The parties wish to reduce systemic risk in the banking system and will establish an independent commission to investigate the complex issue of separating retail and investment banking in a sustainable way; while recognising that this would take time to get right, the commission will be given an initial time frame of one year to report.
The parties agree that the regulatory system needs reform to avoid a repeat of Labour’s financial crisis. We agree to bring forward proposals to give the Bank of England control of macro-prudential regulation and oversight of micro-prudential regulation.
The parties also agree to rule out joining the European Single Currency during the duration of this agreement.

5. Immigration
We have agreed that there should be an annual limit on the number of non-EU economic migrants admitted into the UK to live and work. We will consider jointly the mechanism for implementing the limit. We will end the detention of children for immigration purposes.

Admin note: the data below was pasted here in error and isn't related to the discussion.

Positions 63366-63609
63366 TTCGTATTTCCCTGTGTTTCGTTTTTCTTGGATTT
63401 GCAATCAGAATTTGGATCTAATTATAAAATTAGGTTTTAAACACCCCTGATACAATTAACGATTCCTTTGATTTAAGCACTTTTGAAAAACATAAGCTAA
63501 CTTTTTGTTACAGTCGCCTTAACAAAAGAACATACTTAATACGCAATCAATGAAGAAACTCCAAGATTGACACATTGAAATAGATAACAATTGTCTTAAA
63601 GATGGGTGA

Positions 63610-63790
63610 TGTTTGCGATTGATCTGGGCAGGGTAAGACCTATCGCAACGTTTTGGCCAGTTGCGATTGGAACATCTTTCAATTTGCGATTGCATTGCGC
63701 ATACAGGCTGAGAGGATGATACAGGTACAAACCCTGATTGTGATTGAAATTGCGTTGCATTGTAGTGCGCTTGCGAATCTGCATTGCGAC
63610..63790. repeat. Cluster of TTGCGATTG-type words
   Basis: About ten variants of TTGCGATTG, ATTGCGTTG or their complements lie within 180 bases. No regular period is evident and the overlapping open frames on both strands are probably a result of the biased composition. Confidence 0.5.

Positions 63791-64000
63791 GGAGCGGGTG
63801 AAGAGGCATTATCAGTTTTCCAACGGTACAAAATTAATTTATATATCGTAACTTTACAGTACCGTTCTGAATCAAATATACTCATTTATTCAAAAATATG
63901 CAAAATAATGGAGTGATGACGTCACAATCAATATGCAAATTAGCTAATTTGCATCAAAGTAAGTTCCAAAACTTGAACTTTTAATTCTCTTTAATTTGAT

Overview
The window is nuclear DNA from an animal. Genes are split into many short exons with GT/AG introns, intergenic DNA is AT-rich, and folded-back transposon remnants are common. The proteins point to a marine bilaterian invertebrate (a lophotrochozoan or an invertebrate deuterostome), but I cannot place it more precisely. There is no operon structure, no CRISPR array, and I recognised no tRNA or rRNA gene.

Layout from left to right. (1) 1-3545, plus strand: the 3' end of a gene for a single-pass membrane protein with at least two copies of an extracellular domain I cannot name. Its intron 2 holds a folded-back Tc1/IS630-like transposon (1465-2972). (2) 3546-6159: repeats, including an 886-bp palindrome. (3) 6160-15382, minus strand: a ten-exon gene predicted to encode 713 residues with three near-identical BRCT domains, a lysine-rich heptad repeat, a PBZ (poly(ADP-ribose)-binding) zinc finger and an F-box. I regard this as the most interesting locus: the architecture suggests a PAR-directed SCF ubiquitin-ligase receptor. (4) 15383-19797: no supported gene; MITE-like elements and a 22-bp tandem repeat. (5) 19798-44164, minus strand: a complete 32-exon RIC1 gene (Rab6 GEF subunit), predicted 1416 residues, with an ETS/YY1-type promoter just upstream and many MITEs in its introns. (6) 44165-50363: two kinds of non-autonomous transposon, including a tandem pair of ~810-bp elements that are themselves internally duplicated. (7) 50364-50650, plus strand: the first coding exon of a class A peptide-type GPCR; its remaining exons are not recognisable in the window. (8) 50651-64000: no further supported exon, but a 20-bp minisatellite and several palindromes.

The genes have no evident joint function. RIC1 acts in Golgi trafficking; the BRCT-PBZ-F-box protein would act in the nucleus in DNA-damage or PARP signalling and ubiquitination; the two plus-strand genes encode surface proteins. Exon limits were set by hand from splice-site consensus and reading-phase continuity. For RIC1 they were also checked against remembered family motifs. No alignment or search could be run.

6. Political Reform
The parties agree to the establishment of five year fixed-term parliaments. A Conservative-Liberal Democrat coalition government will put a binding motion before the House of Commons in the first days following this agreement stating that the next general election will be held on the first Thursday of May 2015. Following this motion, legislation will be brought forward to make provision for fixed term parliaments of five years. This legislation will also provide for dissolution if 55% or more of the House votes in favour.